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High foliicolous lichen alpha-diversity on individual leaves in Costa Rica and Amazonian Ecuador



Two individual, dicotyledoneous leaves (125 and 98 cm 2 in size) and one composed palm leaf (c. 6800 cm 2 in size), gathered at La Selva Biological Station, Costa Rica, and Jatun Satcha Biological Station, Amazonian Ecuador, were screened for small-scale foliicolous lichen diversity. On the dicotyledoneous leaf from Costa Rica, 49 lichens and one lichenicolous fungus were found, while a comparable leaf from Ecuador revealed 46 lichens and two lichenicolous fungi. The palm leaf yielded 81 lichens and one lichenicolous fungus. This is the highest alpha-diversity so far reported for foliicolous lichens on individual leaves and invites for comparison with tree diversity in tropical rain forests. Due to the high proportion of species represented by a single thallus, the taxonomic diversity of lichens on individual leaves (or trees in selected plots) cannot be self-supporting, but reflects a high degree of dispersion or entropy within the community of which the individual leaf (or selected plot) is part. Diversity is therefore fractal, showing similar patterns at different scales, each part of a given community reflecting the entire community. Thus, mechanisms that result in high small-scale diversity must be looked for at the community level.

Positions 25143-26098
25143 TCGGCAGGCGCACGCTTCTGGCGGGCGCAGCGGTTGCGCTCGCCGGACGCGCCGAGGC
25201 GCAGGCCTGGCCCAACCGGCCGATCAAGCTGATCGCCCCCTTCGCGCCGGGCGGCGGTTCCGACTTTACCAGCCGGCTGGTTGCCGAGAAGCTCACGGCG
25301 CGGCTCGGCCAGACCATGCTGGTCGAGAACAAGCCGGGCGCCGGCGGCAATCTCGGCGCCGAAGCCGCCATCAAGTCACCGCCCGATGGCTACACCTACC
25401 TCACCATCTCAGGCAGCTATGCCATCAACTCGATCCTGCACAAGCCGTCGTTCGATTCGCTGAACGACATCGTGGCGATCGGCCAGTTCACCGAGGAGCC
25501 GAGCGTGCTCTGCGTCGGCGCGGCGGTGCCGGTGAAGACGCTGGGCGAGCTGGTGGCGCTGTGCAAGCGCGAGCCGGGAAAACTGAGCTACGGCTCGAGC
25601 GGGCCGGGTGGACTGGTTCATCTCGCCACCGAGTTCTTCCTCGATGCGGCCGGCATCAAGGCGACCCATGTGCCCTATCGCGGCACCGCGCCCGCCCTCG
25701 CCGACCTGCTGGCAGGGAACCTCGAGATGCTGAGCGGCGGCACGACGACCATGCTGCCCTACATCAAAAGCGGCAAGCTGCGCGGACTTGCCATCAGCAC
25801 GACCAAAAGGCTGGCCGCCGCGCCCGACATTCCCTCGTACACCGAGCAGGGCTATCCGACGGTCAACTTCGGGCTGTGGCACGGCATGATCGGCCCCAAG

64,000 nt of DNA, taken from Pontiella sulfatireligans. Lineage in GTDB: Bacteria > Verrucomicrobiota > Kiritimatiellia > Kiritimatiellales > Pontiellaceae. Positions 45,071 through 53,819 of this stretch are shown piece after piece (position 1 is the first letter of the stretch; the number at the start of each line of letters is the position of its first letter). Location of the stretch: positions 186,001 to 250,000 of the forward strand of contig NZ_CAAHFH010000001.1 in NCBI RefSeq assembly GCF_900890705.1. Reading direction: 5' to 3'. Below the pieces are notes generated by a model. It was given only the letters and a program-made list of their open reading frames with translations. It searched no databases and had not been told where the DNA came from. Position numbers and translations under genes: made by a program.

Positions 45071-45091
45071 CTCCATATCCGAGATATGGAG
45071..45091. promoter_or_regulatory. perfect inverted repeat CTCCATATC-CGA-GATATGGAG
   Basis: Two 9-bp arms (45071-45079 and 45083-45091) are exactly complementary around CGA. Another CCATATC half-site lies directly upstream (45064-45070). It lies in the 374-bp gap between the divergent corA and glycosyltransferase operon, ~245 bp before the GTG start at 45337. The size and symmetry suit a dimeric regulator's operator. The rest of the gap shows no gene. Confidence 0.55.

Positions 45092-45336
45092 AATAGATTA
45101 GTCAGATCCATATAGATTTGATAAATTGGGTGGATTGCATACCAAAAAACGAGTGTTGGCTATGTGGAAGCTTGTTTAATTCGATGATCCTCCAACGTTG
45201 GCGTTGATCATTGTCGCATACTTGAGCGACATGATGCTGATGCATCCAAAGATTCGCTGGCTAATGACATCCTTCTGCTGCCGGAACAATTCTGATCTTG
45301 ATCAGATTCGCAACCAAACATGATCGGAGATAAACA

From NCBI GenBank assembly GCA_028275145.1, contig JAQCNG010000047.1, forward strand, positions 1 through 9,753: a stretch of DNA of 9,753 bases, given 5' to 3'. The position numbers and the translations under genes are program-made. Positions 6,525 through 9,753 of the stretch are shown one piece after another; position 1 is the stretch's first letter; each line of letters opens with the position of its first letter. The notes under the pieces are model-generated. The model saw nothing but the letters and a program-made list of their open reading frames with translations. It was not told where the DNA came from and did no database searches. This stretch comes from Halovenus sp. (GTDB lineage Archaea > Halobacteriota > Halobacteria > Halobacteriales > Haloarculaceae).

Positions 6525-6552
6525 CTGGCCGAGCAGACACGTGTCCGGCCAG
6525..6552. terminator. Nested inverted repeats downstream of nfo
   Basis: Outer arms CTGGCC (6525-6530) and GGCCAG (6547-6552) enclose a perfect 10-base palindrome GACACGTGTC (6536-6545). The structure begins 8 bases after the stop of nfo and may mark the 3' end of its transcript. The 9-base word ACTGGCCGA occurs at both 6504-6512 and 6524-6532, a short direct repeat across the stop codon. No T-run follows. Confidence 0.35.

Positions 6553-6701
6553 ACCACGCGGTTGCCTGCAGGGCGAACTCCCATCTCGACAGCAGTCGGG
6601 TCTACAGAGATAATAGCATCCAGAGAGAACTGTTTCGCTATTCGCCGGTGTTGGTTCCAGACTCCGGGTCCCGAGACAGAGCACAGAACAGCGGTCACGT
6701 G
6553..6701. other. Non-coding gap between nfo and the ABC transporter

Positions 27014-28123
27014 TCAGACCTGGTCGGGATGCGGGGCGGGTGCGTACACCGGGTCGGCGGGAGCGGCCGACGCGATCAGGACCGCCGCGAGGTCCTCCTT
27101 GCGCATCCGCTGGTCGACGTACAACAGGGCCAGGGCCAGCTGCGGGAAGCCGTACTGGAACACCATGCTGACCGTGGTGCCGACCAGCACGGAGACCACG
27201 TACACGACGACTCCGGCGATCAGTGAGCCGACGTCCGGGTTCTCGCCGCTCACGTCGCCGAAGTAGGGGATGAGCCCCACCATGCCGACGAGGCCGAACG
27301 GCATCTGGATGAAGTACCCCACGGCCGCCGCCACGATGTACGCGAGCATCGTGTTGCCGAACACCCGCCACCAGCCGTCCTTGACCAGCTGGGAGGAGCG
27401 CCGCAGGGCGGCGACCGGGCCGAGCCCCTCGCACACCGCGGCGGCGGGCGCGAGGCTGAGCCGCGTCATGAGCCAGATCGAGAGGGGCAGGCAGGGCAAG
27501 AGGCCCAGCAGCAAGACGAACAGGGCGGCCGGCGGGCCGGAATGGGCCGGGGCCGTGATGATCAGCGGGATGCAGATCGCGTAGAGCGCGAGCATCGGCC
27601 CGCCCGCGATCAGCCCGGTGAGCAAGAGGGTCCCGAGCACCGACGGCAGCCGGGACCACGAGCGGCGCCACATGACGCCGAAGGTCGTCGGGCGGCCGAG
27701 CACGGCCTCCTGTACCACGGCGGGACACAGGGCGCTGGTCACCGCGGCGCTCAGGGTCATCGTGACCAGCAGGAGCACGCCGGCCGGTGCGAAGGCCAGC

Biodiversity and ConservationSpringer Journals

Published: Dec 1, 2001

DOI: 10.1023/A:1013184623641

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